Most people know that Mark Twain wrote about Jim and Huckleberry Finn navigating down the Mississippi. Less well known is that he occasionally dabbled in the burgeoning genre of science fiction. His 1898 short story “The Great Dark” is about a ship that sails across a drop of water on a microscope slide.[...]
Although J.K. Rowling wrote the final book in the Harry Potter series in 2007, she continues to give Potter fans an occasional fix, publishing short works that add a little more color and detail to the Harry Potter story. Ardent fans know that Rowling wrote a short Prequel in 2008.[...]
I rarely think back to memories from that busywork-intensive containment unit known as American elementary school, but when I do, I usually arrive at listening to a Ray Bradbury story — something about a faraway planet, something about monsoons, I can never remember which one — during read-aloud time.[...]
Where do ideas come from? The question has always had the potential to plague anyone trying to do anything worthwhile at any time in human history. But Isaac Asimov, the massively prolific and even more massively influential writer of science fiction and science fact, had an answer.[...]
In 2010, devoted Star Wars fans released Star Wars Uncut, a mashup, scene-by-scene remake of the very first Star Wars movie.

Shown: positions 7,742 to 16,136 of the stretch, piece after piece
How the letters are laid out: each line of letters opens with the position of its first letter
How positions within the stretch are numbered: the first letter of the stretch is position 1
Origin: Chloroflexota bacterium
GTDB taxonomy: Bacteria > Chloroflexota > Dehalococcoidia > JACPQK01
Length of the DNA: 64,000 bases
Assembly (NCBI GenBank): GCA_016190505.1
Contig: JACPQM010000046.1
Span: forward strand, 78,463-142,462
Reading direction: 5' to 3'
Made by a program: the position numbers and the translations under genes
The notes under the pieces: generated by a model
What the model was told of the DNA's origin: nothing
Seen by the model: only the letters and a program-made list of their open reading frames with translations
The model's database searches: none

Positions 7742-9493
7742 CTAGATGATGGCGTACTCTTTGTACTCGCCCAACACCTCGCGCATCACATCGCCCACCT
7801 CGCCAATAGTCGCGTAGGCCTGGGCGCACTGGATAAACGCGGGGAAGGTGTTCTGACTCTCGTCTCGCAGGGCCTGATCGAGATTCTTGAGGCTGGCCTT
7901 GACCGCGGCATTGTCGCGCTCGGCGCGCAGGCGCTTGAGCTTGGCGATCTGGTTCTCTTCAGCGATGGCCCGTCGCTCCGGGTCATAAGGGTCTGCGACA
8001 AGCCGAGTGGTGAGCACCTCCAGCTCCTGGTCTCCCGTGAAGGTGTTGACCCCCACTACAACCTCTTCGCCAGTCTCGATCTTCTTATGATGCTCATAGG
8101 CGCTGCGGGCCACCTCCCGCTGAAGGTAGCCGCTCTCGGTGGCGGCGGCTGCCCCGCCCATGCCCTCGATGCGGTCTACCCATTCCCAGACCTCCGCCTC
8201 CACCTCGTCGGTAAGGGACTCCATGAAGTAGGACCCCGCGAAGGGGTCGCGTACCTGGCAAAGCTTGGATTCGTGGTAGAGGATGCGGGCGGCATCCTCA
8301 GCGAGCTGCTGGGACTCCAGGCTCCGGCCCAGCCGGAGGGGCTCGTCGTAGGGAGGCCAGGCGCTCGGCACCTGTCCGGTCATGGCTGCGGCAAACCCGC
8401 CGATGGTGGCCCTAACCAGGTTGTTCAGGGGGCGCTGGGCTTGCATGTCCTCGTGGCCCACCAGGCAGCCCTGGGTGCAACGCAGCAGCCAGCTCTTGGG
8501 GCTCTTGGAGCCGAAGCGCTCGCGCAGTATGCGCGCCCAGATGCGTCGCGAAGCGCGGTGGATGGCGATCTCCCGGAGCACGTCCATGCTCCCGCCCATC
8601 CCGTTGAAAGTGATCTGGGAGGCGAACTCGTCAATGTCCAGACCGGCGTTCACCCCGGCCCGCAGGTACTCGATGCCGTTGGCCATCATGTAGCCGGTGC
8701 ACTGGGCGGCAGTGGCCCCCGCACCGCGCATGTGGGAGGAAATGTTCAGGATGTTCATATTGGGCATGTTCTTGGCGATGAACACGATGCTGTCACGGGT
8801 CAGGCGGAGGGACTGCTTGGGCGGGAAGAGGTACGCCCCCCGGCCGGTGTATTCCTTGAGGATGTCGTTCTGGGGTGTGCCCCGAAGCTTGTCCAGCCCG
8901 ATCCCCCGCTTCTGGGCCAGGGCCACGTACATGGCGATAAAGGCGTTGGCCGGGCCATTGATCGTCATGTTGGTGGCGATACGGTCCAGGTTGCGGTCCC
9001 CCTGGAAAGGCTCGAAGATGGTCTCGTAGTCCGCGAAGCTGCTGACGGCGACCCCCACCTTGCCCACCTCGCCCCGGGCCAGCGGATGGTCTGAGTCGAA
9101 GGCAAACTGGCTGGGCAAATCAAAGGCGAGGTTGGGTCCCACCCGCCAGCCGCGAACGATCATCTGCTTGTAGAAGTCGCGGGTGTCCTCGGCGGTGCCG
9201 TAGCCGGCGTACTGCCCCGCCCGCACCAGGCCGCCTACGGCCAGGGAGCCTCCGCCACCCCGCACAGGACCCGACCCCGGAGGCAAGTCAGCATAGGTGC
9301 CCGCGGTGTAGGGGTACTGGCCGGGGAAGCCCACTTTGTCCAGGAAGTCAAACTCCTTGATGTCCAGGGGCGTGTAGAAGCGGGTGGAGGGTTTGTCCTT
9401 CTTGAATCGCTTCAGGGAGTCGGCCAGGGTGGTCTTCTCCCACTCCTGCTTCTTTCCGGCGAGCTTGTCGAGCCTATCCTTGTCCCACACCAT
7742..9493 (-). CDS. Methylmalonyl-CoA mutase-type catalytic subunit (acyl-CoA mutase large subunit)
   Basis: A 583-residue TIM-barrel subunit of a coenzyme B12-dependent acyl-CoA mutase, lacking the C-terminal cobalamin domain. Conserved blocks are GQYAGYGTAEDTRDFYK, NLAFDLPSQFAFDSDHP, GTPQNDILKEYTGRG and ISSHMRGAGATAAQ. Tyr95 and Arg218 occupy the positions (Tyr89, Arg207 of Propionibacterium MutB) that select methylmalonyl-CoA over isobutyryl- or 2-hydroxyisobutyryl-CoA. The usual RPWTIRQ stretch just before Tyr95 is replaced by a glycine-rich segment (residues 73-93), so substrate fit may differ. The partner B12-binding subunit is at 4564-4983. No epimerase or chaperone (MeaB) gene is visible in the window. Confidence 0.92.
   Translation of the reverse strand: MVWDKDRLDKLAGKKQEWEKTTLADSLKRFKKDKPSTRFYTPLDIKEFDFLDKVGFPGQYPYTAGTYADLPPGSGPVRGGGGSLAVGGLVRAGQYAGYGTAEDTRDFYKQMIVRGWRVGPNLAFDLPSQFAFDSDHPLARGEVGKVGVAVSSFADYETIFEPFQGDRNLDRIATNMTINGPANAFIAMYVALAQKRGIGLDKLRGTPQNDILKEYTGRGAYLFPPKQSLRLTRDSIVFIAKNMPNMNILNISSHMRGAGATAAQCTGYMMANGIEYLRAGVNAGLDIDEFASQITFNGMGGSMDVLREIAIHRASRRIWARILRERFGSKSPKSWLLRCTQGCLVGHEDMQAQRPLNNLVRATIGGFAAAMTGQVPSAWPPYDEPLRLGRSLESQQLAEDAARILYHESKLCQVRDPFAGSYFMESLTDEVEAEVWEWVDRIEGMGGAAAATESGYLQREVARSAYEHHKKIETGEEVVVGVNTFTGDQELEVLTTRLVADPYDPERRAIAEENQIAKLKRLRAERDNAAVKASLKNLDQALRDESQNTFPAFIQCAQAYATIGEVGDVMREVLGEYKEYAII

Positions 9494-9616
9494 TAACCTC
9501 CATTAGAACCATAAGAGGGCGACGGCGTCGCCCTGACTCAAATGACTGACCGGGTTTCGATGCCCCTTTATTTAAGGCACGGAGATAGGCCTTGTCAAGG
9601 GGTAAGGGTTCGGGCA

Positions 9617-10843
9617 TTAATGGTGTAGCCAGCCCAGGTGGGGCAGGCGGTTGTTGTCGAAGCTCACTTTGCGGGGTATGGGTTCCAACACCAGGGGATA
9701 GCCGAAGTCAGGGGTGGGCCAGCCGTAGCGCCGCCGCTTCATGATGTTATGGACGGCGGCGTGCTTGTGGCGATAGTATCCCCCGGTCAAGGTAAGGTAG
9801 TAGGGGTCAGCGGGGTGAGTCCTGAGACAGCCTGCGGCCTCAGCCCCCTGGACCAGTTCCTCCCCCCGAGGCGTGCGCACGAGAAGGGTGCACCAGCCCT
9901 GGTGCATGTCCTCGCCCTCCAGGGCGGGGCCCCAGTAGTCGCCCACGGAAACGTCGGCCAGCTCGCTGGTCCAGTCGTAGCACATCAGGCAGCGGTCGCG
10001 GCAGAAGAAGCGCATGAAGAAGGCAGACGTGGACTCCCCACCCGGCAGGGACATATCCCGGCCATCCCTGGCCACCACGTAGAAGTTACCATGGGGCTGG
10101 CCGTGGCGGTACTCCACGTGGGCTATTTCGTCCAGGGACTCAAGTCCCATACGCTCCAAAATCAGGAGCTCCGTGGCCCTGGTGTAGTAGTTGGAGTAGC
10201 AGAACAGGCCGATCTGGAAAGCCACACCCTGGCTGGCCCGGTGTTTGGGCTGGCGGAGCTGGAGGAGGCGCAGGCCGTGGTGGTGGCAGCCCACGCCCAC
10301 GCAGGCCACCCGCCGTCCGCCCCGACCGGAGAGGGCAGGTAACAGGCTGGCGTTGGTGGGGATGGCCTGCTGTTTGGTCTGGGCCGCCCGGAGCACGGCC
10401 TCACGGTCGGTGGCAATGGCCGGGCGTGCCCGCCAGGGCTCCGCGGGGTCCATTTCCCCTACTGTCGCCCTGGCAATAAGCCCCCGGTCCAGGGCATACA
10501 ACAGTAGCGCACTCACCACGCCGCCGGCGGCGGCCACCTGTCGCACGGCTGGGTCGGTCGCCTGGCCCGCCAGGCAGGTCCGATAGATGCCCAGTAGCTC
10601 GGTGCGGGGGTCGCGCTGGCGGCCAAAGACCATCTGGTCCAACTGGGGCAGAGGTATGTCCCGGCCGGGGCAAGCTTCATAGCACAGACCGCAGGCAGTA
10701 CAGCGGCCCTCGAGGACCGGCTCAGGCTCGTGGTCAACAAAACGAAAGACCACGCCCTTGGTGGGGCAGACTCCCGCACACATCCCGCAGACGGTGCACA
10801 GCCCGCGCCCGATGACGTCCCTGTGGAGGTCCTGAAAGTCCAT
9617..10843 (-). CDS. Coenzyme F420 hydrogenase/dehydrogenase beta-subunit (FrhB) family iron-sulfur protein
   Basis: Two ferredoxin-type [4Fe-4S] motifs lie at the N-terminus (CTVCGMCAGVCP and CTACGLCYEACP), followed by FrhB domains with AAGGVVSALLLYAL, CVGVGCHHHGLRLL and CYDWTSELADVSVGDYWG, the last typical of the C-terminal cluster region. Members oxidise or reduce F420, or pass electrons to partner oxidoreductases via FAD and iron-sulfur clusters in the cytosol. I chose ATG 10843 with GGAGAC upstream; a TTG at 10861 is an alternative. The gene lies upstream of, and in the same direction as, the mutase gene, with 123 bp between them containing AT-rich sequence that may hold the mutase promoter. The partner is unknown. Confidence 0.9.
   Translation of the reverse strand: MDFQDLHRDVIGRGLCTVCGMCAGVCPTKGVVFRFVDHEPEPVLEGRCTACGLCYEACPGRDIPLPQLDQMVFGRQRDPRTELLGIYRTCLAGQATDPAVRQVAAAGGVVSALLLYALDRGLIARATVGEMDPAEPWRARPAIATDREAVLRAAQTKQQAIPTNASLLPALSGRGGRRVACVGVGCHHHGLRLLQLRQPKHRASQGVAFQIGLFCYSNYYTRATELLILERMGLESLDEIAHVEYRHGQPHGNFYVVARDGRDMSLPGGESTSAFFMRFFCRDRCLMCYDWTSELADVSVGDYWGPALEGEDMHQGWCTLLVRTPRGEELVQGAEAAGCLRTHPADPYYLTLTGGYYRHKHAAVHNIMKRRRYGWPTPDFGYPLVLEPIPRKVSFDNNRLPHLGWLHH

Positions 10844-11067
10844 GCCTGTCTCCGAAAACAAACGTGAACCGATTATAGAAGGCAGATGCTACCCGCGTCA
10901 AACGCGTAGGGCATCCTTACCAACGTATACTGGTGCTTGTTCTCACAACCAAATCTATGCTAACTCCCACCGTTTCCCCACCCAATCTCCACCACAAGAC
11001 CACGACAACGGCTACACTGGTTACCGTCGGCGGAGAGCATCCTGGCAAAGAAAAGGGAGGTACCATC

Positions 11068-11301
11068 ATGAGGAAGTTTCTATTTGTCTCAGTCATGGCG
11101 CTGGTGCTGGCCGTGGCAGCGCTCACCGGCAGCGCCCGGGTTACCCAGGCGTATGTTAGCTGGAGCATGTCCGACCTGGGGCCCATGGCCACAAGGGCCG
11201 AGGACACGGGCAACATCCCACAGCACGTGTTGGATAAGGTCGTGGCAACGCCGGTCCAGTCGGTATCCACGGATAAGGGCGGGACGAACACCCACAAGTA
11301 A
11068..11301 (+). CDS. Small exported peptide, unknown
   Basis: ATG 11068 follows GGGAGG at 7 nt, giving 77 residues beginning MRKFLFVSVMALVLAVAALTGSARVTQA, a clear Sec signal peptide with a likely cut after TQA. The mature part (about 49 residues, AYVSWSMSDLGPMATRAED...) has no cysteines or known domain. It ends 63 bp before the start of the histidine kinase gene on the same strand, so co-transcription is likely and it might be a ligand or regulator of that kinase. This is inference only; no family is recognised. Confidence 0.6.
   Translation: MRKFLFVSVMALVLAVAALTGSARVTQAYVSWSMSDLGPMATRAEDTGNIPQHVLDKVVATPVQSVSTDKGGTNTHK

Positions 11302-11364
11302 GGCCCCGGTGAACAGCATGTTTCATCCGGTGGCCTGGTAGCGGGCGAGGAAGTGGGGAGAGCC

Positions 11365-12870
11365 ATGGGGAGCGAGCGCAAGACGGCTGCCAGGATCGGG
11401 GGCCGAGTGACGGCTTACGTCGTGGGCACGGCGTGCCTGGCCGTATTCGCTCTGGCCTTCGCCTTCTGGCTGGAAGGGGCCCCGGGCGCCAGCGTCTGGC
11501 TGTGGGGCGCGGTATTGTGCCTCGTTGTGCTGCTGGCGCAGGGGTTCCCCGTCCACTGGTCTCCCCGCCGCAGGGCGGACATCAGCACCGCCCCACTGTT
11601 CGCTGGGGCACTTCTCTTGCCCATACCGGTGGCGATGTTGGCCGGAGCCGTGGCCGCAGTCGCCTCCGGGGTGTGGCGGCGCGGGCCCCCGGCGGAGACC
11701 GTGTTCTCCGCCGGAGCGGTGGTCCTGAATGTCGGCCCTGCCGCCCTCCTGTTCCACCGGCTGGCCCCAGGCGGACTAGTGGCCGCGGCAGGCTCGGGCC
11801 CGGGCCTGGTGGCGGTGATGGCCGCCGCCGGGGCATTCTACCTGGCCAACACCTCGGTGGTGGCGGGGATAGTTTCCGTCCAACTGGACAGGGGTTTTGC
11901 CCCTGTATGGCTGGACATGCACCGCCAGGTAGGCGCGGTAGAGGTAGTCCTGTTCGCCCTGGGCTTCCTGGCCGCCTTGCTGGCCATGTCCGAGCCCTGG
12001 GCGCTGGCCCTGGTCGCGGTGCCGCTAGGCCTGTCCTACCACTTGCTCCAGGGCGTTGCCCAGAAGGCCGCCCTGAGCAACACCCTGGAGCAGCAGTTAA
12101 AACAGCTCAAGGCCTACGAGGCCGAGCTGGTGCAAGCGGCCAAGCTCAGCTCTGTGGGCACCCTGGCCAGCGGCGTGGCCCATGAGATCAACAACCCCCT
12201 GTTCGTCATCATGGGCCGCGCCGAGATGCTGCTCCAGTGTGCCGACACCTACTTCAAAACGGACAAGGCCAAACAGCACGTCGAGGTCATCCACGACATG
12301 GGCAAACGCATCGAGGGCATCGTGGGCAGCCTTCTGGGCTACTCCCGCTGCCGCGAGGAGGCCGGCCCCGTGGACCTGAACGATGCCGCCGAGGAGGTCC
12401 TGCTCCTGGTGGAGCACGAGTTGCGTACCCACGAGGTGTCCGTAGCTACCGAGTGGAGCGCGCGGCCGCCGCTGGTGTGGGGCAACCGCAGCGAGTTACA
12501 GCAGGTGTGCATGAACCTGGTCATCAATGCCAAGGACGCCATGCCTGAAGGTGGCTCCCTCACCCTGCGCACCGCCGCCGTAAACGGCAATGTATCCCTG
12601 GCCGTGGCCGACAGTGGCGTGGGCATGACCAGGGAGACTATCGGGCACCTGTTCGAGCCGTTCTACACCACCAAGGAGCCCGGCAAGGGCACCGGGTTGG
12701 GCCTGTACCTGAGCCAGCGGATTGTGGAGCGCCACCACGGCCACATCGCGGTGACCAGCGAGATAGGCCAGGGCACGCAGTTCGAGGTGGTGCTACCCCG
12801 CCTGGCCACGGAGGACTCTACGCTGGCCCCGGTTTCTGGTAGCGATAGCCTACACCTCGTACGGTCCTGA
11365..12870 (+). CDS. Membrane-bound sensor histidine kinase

Now comes The Empire Strikes Back Uncut.
Back in 1991, Bradley Denton published Buddy Holly is Alive and Well on Ganymede. The next year, it won the John W. Campbell Memorial Award for Best Science Fiction Novel.[...]
“High tech and low life”: never have I heard a literary genre so elegantly encapsulated. I repeat it whenever a friend who finds out I enjoy reading cyberpunk novels — or watching cyberpunk movies, or playing cyberpunk video games — asks what “cyberpunk” actually means.[...]
If you read the novels and stories of Ursula K. LeGuin and J.G. Ballard, you drop yourself into invented realities both overwhelmingly alien and unsettlingly familiar.[...]
Anyone remember Michael Crichton’s Westworld (or the Simpsons parody)? In this dystopian 1973 sci-fi, tourists visit a triumvirate of fantasy theme parks staffed by robotic historical re-enactors: Roman World, Medieval World, and the titular West World, with its “lawless violence on the American Frontier.[...]